“We like our defensive line against anybody,” Carolina DT Dwan Edwards said later, following his team’s five sacks of Russell Wilson.
Who wins the clash up usually decides the victor, meaning that the Cardinals’ hopes for a road victory and NFC title rest in keeping Carolina's D-line at bay. They’ve done yeoman’s work for most of the season, allowing sacks on just 4.4% of Carson Palmer’s pass attempts this year (seventh-best in the league). The Cardinals also cobbled together a top-10 rushing attack, spread between Chris Johnson and later David Johnson.
Carolina stands as a sizable hurdle because it generates as much push inside as just about any team in the league. Short’s 11 regular-season sacks tied him with Geno Atkins and Aaron Donald for most among defensive tackles.
“As you saw last week, those guys are disruptive early in the game, and that’s what we can’t allow to happen,” Cardinals offensive coordinator Harold Goodwin told his team’s website. “I’ve been trying to tell these guys all week, we have to stop those two big guys inside [Short and Lotulelei], be it the run game or pass. We’ve got to kind of negate what they do, because they are pivotal to what they’re doing defensively.”
Protecting Palmer is merely one part of the equation. Arizona also has to rediscover its mojo in the run game, where David Johnson has been held to a combined 60 yards on 26 carries over his past two games. That's a 2.3 yards-per-carry clip, down from Johnson's season average of 4.6.
Carolina is feeling good about its own run game because of Jonathan Stewart's return last week. The Cardinals have to match or exceed any success the Panthers find there, because lingering in third-and-long situations would make for a nightmarish afternoon.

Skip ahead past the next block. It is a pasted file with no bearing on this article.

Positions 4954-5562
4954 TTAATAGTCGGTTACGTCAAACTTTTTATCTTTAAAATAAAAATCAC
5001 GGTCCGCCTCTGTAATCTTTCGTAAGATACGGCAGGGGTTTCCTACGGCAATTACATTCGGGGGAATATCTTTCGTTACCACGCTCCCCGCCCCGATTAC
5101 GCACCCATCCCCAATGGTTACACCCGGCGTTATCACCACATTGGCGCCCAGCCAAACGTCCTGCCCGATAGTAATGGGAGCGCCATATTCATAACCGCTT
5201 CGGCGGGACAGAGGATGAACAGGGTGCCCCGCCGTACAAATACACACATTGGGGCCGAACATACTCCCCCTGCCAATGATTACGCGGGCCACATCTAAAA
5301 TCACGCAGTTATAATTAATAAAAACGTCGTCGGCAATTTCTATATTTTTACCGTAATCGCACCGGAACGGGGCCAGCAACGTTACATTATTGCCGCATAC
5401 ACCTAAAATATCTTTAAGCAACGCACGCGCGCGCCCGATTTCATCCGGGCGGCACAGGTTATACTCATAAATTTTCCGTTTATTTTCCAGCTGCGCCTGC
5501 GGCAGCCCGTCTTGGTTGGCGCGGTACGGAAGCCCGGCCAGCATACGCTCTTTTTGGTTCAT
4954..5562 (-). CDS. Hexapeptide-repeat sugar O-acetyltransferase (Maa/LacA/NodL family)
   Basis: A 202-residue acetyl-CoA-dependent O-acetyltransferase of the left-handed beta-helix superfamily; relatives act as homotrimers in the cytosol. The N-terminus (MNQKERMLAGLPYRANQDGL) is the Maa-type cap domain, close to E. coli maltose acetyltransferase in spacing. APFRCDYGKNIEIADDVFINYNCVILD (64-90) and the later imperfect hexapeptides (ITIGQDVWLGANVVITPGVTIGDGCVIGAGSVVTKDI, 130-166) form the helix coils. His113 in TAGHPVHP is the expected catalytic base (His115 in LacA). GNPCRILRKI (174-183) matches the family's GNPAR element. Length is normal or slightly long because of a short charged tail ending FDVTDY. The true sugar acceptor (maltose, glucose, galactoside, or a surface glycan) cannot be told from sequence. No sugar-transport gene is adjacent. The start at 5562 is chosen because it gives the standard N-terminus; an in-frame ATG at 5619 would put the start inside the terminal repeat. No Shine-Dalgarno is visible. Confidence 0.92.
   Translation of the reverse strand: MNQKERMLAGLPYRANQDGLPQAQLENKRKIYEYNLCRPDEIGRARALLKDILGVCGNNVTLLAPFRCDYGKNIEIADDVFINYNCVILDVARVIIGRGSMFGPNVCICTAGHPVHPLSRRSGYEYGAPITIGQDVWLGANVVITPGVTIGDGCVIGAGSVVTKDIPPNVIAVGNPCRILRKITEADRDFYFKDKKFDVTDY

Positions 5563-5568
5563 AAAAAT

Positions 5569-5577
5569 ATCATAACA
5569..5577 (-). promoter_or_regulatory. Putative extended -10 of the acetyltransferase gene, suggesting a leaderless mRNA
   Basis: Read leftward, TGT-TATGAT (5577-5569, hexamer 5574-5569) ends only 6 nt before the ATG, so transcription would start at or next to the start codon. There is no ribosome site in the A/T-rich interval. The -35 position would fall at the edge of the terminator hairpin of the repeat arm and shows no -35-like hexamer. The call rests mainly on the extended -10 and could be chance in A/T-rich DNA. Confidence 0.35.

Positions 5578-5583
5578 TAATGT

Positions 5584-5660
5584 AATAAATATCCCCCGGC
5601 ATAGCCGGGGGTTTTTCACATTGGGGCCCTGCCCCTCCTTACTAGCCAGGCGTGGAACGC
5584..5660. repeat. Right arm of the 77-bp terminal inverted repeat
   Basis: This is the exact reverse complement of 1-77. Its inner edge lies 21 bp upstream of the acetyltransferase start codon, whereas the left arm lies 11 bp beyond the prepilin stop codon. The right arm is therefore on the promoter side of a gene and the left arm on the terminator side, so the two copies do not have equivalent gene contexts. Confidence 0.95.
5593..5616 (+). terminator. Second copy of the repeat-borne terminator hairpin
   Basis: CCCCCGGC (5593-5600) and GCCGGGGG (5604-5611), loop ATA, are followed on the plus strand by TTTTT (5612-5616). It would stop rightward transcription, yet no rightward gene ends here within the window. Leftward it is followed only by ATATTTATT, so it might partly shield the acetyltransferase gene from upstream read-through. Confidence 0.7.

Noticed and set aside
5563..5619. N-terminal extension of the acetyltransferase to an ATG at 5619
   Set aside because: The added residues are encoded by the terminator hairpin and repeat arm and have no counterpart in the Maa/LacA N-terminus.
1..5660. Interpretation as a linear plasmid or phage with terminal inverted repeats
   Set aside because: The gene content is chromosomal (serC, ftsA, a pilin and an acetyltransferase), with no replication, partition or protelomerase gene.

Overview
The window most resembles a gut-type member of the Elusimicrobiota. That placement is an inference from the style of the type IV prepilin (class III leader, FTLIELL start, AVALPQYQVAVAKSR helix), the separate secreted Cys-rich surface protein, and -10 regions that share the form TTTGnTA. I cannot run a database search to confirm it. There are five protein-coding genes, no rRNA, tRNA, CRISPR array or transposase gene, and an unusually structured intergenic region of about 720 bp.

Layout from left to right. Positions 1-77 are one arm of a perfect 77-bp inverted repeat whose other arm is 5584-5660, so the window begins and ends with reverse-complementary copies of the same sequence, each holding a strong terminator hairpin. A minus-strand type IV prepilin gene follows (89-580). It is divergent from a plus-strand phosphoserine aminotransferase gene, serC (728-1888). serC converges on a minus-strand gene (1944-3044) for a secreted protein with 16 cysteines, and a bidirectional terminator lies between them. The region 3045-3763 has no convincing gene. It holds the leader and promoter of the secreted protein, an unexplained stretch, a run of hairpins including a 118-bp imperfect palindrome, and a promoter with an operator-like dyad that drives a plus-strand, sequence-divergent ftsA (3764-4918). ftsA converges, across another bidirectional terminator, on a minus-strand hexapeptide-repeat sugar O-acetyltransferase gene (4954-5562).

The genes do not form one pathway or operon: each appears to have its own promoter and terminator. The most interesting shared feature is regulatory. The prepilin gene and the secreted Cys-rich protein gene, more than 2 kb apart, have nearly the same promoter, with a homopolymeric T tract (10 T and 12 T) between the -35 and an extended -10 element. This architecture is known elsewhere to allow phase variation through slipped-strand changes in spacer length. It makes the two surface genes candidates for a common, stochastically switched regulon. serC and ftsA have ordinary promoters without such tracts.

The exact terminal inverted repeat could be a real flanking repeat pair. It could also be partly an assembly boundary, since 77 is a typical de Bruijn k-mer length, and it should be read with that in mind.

Mock draft watch
This space was reserved during the regular season for a mini-mock draft covering the top five picks. The shifting standings at the time allowed for such an endeavor. With picks 1 through 24 set in stone (barring trades), though, I probably will not have seismic mock draft changes week-to-week.
That is, unless I force them myself. So, with that in mind, our “Mock Draft Watch” will try to vary the scenarios up top a bit, thereby leaving a little room to play with what could happen next. Consider it an exercise in hypotheticals.
This week: What if no quarterback is selected in the top five?
1. Tennessee Titans: Laremy Tunsil, OT, Ole Miss.
With Dick LeBeau sticking around Tennessee as the defensive coordinator, the 3–4 will remain the defensive scheme. Joey Bosa could fit in a three-man front, but I'd rather have him playing a 4–3 end spot. Tunsil better fits an immediate need.
2. Cleveland Browns: Laquon Treadwell, WR, Ole Miss
Bring back Josh Gordon, add Treadwell and suddenly the Browns’ issues at quarterback don't feel so pressing. Treadwell deserves to be in the top-10 mix and he’s the top receiver on the board. That makes him viable even this high up. Another wild card to consider at No. 2, if the Browns pass on a QB for whatever reason: Myles Jack. Another playmaker at linebacker should be on the to-do list this off-season.
3. San Diego Chargers: Jalen Ramsey, S, Florida State
Eric Weddle is headed elsewhere next season, so a replacement has to be found at some point. Ramsey would enter the league ready to start, and his versatility could give San Diego even more freedom to adjust their strategy in the secondary.
4. Dallas Cowboys: Myles Jack, LB, UCLA
Eventually, Lee could slide into Sean Lee’s spot on the weak side and thrive. In the short term, he could replace impending free agent Rolando McClain in the middle of Dallas’ 4–3 defense and team with Lee in the nickel. The more I think about this match, the more I like it.
5. Jacksonville Jaguars: Joey Bosa, DE, Ohio State
A bit of a stretch at the moment to imagine Bosa sliding this far—Dallas would have to take a look at No. 4, even if it plans on re-signing Greg Hardy and Jeremy Mincey. Here, the Jaguars would be all over it. They essentially would be adding Bosa and 2014 first-rounder Dante Fowler at the same time, completely overhauling their DE spots.
Each week, I’ll take to Twitter to take the readers’ pulse on a pressing NFL issue.
This week's poll: Which potential Super Bowl matchup are you rooting for this weekend?— Chris Burke (@ChrisBurke_SI) January 21, 2016
No argument here. The Patriots-Panthers matchup was the one I argued for in this week's version of Power Rankings, and I still think the storylines and Xs-and-Os would make for a sensational week. Pretty close voting on the remaining three matchups, which speaks to the quality of the teams left. There wouldn't be a “disappointing” Super Bowl.